Dale Russakoff's book The Prize starts like a spy thriller - cloistered in the back of an SUV late at night, two men are plotting a revolution. But unlike a John LeCarre novel, these men - New Jersey's Republican Governor, Chris Christie, and the Democrat running the state's largest city - Newark Mayor Cory Booker, are not engaged in Cold War scheming, but rather, a discussion about how to remake public education in a city that graduates barely half its high school students and most consistently read, write, and do math well below their grade levels.
What unfolds over the following few years is a cautionary tale of what happens when well-intentioned people try to make radical change without understanding how to do it and the arrogance to try it without including the people who would be affected by it. Woven throughout this experiment in public policy are people talking past each other, or not at all, of generations-held suspicions of outsiders, racial tension, and bald political machinations that squander much of the good will and philanthropic contributions earmarked to help the children of Newark.
Of course, things do not start out that way. Buzzing from a splashy announcement that Facebook founder Mark Zuckerberg is donating $100 million to improve schools in Newark (another $100 million in "matching" funds would bring the total to $200 million), all things seem possible. Wrapped in that gift are the demands of education reformers - accountability, metrics, best practices, and of course, that loaded term, "charter schools." Left unspoken, either in the public reveal on Oprah Winfrey's eponymous show or in the strategic planning that would follow, was an interest in engaging those who would be most affected by this change - the families in Newark and the teachers who served them - in its planning, coordination, or implementation.
And perhaps this is unsurprising. The Newark School District has been under state control for more than two decades, stripping locals of much say in how their children are educated while strong union protections offer little incentive for more junior teachers to thrive and allow entrenched older, poorer performing teachers to continue receiving a generous salary even as they fail to meet the needs of the students they are responsible for educating. In this way, the reforms Zuckerberg, Christie, and Booker were all lobbying for were admirable. No one would question that the school system had failed the children of Newark, but, as Russakoff shows, the opportunities presented by this infusion of cash were not fully realized and much of the book reads as an after action report on where the reformers fell short.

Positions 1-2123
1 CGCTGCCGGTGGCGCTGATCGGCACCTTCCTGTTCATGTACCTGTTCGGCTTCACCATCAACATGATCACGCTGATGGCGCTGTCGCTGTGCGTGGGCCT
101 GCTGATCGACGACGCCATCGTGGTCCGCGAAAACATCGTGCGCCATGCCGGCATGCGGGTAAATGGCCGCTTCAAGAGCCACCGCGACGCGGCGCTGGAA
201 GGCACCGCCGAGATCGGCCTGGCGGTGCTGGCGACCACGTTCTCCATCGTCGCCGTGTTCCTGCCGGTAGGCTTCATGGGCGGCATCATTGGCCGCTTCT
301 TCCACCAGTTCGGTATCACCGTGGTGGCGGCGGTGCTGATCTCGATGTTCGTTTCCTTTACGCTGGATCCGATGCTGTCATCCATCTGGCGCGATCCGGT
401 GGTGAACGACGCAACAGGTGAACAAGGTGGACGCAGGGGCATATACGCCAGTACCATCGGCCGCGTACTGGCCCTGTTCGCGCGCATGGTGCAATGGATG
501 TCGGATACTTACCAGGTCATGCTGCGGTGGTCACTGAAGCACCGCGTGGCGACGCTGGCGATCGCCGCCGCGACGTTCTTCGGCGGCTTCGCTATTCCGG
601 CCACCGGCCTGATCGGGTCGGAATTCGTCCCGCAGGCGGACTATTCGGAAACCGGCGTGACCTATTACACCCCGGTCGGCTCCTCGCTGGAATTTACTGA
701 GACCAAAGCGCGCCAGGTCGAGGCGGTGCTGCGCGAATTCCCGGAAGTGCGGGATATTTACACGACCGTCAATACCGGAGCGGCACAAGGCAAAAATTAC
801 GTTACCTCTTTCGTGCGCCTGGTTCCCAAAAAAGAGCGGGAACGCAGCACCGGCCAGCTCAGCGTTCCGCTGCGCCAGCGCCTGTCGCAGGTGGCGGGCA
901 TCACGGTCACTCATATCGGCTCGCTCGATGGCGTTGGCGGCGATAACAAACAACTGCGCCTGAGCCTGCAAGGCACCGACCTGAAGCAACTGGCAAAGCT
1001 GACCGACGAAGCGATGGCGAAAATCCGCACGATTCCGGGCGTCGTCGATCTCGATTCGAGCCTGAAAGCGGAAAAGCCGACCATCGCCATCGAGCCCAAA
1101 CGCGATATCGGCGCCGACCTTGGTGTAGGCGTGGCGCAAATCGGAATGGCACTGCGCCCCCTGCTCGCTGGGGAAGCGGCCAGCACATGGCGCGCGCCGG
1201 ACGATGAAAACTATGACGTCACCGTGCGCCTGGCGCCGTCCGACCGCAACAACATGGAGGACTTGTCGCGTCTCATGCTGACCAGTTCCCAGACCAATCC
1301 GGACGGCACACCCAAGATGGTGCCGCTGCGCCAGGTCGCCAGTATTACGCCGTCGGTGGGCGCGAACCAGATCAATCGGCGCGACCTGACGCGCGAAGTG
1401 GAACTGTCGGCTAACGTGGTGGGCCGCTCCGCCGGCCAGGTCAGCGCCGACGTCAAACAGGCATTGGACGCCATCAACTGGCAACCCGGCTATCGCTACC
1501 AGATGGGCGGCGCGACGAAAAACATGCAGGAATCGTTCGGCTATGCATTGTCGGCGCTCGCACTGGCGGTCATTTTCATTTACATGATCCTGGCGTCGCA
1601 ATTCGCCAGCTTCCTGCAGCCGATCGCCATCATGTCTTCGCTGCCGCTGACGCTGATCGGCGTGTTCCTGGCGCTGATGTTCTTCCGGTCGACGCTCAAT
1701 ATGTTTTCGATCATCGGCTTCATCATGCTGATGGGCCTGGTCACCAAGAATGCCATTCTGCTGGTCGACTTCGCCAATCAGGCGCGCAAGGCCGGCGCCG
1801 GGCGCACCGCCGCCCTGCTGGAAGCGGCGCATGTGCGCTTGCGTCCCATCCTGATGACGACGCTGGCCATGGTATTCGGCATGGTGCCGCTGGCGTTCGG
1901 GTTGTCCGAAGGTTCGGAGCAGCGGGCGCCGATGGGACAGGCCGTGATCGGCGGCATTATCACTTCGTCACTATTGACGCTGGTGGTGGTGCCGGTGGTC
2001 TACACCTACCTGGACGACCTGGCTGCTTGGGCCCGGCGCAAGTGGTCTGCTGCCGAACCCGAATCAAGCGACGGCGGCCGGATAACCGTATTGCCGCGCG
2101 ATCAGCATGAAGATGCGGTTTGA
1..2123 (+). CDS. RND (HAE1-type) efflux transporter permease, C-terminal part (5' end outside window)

Zuckerberg did a very Silicon Valley thing - he "bet on people." In this case, Booker, who charmed him with his vision for Newark's future, Christie, willing to be equal parts bull in the china shop and model for bipartisan agreement, and the seductive appeal of Republicans and Democrats working across the aisle to help poor children. While Zuckerberg's philanthropy may have been well-intentioned, he was woefully naive about what it would take to make this change possible. Betting on people may make sense when it comes to the latest start-up, but when those people are also politicians, the ROI is likely to be less impressive. One thing The Prize shows is that leadership from any of these three men at various points along the way may have made a difference as the reform effort unraveled. But Zuckerberg is portrayed as largely hands-off, only intervening when timetables had already slipped significantly, Booker's focus is strong at first but wanes as obstacles accumulate and he instead turns his eye to the U.S. Senate, and Christie's national profile diverted his attention, first in the wake of Hurricane Sandy and later, after the Bridgegate scandal broke.